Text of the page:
Wednesday, December 22, 2010

Census 2010: Population Winners and Losers

Here's a link to a great interactive chart showing 2010 Census Results. This is published by American Public Media for their Marketplace program. You can look at trend lines for every state and territory using 100 years of historical census data.

As you can well imagine, census data are wildly popular in this political, info-techy town. There are two broad constituent groups who have been waiting with bated breath: politicians, who want to know the likelihood of keeping their job; and voters, who want to know the liklihood of having their voice be heard.

For politicians, the idea would be to reduce the variance or political diversity in the constituent group they are trying to please. If one is elected on a conservative platform, one is more likely to earn favorable performance ratings (and get re-elected) from a conservative consituency. You can never please everyone, but too much diversity in the populace means it will be harder to please anyone.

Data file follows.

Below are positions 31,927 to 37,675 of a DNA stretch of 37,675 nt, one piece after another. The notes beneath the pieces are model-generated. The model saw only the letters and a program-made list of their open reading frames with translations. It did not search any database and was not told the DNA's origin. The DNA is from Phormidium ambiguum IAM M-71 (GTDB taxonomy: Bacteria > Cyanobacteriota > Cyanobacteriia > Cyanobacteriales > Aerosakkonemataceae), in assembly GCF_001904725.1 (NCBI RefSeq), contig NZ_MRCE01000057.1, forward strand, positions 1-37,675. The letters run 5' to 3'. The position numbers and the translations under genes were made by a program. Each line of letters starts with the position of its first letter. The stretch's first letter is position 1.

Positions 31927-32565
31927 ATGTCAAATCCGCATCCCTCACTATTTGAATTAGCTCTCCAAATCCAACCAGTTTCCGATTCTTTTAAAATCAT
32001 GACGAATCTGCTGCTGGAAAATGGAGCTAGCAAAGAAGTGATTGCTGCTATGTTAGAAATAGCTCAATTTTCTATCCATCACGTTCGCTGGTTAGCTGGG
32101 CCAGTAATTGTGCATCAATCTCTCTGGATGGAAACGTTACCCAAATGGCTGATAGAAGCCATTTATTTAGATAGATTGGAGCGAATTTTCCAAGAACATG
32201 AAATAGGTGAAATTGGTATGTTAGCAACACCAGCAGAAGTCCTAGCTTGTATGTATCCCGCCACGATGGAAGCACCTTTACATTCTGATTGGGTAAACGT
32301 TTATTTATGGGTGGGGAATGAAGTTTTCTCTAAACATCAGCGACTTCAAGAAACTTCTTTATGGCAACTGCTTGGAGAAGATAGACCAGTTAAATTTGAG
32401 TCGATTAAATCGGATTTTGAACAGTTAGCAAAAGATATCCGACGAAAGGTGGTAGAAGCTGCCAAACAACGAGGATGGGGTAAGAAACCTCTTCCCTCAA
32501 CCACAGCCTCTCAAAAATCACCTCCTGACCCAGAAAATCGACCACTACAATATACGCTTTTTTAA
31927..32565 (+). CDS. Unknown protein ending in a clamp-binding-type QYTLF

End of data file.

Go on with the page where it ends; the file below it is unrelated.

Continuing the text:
For voters, the idea would also be to reduce variance, but from a slightly different perspective. If one is interested in a particular issue, say poverty, health care, education, or the ecomony, one doesn't want his voice to be lost in the sauce. Voters have more power when they are voting as a block. Too much diversity of opinion waters down the message to the elected official.

Let the gerrymandering begin!

With a tip o' the hat to Angelo for sending the link.